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Track(s) taken from CDA66459

Le bananier 'Chanson nègre', RO21 Op 5

composer
? 1848; published in Paris in ? 1850

Philip Martin (piano)
Recording details: September 1990
St Michael's Church, Highgate, London, United Kingdom
Produced by Martin Compton
Engineered by Antony Howell
Release date: June 1991
Total duration: 2 minutes 41 seconds

Cover artwork: The Snake Charmer by Henri Rousseau (1844-1910)
 
1

Reviews

'A very enjoyable disc indeed' (The Good CD Guide)

'The best Gottschalk disk currently available' (Fanfare, USA)

'An important and recommendable issue … to be welcomed wholeheartedly' (CDReview)
The Banana Tree, one of the ‘Louisiana trilogy’ which made Gottschalk’s name in Europe, is based on the Creole air ‘En avan’, grenadié’ (a colloquial contraction of ‘En avant, grenadiers’ a well-known popular song) and, though an early success, features the kind of brilliant figurations and hummable melody which characterise so much of his later work. Offenbach, interestingly, transcribed it for cello. The subtitle was inserted, presumably, to enhance its exotic appeal.

from notes by Jeremy Nicholas © 1990

Le Bananier, une des pièces de la «trilogie de la Louisiane» qui établit la réputation de Gottschalk en Europe, est basé sur l’air créole «En avan’, grenadié» (air populaire bien connu «En avant, grenadiers»). Bien que ce soit un de ses premiers succès, il comprend le genre d’embellissements brillants et de mélodie facile à fredonner qui caractérisent tant de ses œuvres ultérieures. Il est intéressant de noter qu’Offenbach transcrivit cet air pour violoncelle. On peut supposer que le sous-titre fut ajouté pour accroitre son charme exotique.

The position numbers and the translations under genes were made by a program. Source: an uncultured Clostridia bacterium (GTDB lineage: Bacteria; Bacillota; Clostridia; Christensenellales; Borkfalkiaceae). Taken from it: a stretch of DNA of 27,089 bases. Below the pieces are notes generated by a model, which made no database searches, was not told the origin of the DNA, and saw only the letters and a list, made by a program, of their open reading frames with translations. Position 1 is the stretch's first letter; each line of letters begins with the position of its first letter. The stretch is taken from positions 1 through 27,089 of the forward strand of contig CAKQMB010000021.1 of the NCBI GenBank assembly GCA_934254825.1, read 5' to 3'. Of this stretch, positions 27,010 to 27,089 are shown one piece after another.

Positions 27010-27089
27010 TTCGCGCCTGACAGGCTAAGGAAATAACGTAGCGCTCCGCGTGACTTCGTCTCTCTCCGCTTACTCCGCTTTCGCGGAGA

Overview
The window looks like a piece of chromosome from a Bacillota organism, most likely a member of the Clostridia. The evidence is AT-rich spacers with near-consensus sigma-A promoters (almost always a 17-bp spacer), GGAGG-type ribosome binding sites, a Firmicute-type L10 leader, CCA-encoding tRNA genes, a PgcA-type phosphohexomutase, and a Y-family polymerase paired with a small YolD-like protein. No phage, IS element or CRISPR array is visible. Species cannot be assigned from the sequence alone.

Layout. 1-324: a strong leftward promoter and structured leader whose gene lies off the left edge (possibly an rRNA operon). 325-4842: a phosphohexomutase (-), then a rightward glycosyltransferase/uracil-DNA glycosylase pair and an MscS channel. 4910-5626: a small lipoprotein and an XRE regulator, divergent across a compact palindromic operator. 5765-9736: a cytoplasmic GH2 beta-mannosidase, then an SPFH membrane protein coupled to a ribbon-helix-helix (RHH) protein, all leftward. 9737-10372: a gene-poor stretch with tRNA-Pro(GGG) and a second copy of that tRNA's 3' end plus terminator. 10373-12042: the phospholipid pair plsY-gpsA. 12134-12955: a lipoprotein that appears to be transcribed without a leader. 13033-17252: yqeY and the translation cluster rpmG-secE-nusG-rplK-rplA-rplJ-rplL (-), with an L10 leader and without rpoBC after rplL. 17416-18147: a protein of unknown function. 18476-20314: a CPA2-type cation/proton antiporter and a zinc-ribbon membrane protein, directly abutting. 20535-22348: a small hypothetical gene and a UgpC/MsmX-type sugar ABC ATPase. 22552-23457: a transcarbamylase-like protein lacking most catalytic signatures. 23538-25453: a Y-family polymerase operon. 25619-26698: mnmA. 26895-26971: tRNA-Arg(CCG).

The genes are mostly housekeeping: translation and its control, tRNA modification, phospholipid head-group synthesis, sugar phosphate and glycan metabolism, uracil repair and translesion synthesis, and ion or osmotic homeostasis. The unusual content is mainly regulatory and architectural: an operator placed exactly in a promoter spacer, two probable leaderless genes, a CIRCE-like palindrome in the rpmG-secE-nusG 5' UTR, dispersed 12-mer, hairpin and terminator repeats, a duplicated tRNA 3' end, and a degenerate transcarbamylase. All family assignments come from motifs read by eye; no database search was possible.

extrait des notes rédigées par Jeremy Nicholas © 1990
Français: Alain Midoux

Der Bananenbaum, Teil der „Louisiana-Trilogie“, die Gottschalk in Europa einen Namen machte, beruht auf dem kreolischen Lied „En avan’, grenadié“ (eine umgangssprachliche Verkürzung von „En avant, grenadiers“, Titel einer wohlbekannten Volksweise), und obwohl es ein frühes Erfolgsstück ist, weist es die gleichen brillanten Figurationen und die singbare Melodie auf, die einen erheblichen Teil seiner späteren Werke auszeichnen. Es mag interessieren, daß Offenbach es für das Cello transkribiert hat. Der Untertitel wurde vermutlich hinzugefügt, um den exotischen Reiz des Werks hervorzuheben.

aus dem Begleittext von Jeremy Nicholas © 1990
Deutsch: Anne Steeb/Bernd Müller

Other albums featuring this work

Gottschalk: The Complete Solo Piano Music
CDS44451/88CDs Boxed set (at a special price)
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